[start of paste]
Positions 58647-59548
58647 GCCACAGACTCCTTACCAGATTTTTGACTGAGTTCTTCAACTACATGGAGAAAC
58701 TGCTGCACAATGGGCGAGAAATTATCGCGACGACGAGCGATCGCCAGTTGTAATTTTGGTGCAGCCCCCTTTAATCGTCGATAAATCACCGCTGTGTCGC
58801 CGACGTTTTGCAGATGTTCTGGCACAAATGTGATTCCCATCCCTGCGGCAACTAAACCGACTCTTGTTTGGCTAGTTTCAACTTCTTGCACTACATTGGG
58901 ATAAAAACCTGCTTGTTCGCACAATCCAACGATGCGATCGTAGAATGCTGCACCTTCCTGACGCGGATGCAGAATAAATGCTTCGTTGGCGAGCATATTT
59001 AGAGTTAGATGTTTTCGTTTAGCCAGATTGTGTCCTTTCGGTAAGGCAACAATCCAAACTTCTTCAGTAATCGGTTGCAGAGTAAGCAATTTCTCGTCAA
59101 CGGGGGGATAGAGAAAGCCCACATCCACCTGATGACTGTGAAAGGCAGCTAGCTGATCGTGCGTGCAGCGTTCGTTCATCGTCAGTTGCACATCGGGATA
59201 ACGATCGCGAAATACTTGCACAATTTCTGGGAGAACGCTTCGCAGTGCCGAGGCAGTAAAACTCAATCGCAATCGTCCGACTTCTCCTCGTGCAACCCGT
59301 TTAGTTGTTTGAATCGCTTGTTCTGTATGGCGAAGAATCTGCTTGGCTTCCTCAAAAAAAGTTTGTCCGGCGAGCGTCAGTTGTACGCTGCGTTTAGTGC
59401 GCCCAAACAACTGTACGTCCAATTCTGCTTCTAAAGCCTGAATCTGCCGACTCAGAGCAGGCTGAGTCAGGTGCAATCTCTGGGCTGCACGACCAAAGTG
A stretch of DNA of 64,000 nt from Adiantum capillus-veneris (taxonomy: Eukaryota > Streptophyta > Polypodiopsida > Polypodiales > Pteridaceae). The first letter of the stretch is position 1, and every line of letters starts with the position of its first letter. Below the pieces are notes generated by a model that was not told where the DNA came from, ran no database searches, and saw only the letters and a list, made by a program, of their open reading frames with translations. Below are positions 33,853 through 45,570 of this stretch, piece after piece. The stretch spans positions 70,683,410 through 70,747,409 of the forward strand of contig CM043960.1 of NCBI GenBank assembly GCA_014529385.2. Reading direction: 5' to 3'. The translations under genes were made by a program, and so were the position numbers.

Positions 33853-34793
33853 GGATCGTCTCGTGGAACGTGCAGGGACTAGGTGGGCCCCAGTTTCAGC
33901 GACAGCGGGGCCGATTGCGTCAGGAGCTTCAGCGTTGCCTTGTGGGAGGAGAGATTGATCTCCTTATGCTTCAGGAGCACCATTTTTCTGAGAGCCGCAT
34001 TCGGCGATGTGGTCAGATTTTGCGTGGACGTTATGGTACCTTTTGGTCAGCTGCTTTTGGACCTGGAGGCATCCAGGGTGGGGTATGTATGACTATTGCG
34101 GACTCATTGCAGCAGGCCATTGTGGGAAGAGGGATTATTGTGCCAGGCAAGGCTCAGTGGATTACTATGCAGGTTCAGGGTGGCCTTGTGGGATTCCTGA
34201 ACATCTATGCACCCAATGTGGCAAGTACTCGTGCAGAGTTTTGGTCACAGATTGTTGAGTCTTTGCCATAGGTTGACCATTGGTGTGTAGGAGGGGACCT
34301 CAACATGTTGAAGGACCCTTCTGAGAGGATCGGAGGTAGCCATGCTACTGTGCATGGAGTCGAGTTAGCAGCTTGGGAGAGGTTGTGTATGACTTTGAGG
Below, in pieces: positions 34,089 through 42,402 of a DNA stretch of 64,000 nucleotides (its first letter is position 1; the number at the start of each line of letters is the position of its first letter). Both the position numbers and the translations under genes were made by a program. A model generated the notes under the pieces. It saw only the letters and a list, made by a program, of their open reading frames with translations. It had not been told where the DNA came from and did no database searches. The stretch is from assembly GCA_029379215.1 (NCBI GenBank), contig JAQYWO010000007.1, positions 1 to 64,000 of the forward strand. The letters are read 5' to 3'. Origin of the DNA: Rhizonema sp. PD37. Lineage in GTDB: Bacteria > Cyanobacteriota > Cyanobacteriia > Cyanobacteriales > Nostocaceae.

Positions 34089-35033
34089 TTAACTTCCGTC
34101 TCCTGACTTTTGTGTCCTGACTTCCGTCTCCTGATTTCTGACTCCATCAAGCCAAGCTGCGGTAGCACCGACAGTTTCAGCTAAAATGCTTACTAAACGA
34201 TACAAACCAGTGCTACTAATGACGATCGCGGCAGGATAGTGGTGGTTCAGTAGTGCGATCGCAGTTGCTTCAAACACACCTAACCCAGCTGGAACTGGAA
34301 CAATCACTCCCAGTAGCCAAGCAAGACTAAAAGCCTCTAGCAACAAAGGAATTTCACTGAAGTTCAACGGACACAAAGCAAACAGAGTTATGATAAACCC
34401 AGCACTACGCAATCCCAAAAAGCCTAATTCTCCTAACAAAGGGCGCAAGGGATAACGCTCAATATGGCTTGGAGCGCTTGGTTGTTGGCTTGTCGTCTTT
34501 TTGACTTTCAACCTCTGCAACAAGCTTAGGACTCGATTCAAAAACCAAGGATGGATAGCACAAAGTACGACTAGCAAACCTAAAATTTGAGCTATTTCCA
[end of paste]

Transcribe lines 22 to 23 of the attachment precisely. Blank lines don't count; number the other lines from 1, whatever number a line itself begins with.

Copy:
34101 TCCTGACTTTTGTGTCCTGACTTCCGTCTCCTGATTTCTGACTCCATCAAGCCAAGCTGCGGTAGCACCGACAGTTTCAGCTAAAATGCTTACTAAACGA
34201 TACAAACCAGTGCTACTAATGACGATCGCGGCAGGATAGTGGTGGTTCAGTAGTGCGATCGCAGTTGCTTCAAACACACCTAACCCAGCTGGAACTGGAA